Mast Esoterica

A common question we get is: “what mast should I use with this sail?”

The answer is relatively simple and depends on a few items:

  • The Sail size
  • The Sailors wight
  • The type of sailing the primarily does
  • The aggressiveness the sailor exercises when sailing

Most important: Any mast of the proper length, curve characteristics and stiffness for the sail will work just fine.

For a sailor whose primary focus is wave sailing, a wave mast, because of it’s greater strength, is the appropriate choice. Similarly, an aggressive bump and jump sailor would also be well served with a wave mast. Other sailors could use either a wave or freeride mast.

All Northwave sails use what is called a constant curve mast with a stiffness (MCS) of 25. The MCS rating is based on a 460cm mast. The IMCS ratings indicate the actual stiffness of a particular length mast, which may be stiffer or more flexible depending on whether the mast is longer or shorter then 460cm. Minor variations in MCS or IMCS (e.g.: 26 vs 25) are not significant.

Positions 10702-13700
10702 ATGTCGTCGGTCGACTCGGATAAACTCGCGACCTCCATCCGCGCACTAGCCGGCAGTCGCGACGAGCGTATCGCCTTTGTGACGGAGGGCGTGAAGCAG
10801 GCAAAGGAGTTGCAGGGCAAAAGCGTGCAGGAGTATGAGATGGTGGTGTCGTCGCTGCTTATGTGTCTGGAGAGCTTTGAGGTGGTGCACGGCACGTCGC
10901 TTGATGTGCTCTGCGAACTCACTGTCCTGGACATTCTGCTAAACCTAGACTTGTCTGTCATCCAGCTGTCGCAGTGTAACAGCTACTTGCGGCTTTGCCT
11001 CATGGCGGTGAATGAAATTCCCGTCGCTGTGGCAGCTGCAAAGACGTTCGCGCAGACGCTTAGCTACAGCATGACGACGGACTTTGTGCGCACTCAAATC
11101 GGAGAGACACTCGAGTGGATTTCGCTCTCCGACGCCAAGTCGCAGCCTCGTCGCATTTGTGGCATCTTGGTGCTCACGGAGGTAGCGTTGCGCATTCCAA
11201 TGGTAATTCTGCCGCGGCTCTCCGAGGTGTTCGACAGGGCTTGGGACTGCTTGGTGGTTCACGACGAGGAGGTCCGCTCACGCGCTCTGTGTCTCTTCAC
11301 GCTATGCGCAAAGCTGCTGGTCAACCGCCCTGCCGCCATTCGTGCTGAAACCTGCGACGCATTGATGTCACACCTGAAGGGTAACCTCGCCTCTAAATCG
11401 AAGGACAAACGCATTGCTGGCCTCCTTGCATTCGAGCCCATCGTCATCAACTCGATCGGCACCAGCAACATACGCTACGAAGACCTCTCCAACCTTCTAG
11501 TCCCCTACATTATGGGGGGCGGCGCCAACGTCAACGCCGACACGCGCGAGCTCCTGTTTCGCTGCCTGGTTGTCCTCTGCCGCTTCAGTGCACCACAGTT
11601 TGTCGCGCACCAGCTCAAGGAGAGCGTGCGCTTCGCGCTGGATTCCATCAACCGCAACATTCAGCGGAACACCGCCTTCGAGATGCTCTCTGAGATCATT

Each sail has a recommended mast length and we strongly suggest this size be used unless the sailor weighs more then 180lbs or less than 140lbs.

Mast length may be used to tailor the mast stiffness for these sailors. A great analogy to use is the shock on a mountain bike. A heavier rider (sailor) might want a stiffer shock (mast) then lighter riders. Also an aggressive rider (sailor) might also want a stiffer shock (mast).

So how does one vary mast stiffness? By changing the length of mast used. For example, a heavier sailor may want to go to the next longer mast than that recommended. Either a headstrap and/or less base extension would be used. The mast would feel much stiffer and likely be more appropriate for the heavier sailor. Conversely, using a shorter mast and/or more base extension than recommended will give the lighter sailor a softer mast which would likely be more appropriate. We do not recommend using a mast more than one size (30cm) longer than listed for the sail, nor when a significant amount (12in) of mast already sticks out of the top. At this configuration the sail would be far too stiff and degrade the sail’s performance.

By adjusting the mast length, the mast/ sail performance can be optimized for a particular sailor.

 

 

Posted in Uncategorized.

Leave a Reply

Your email address will not be published. Required fields are marked *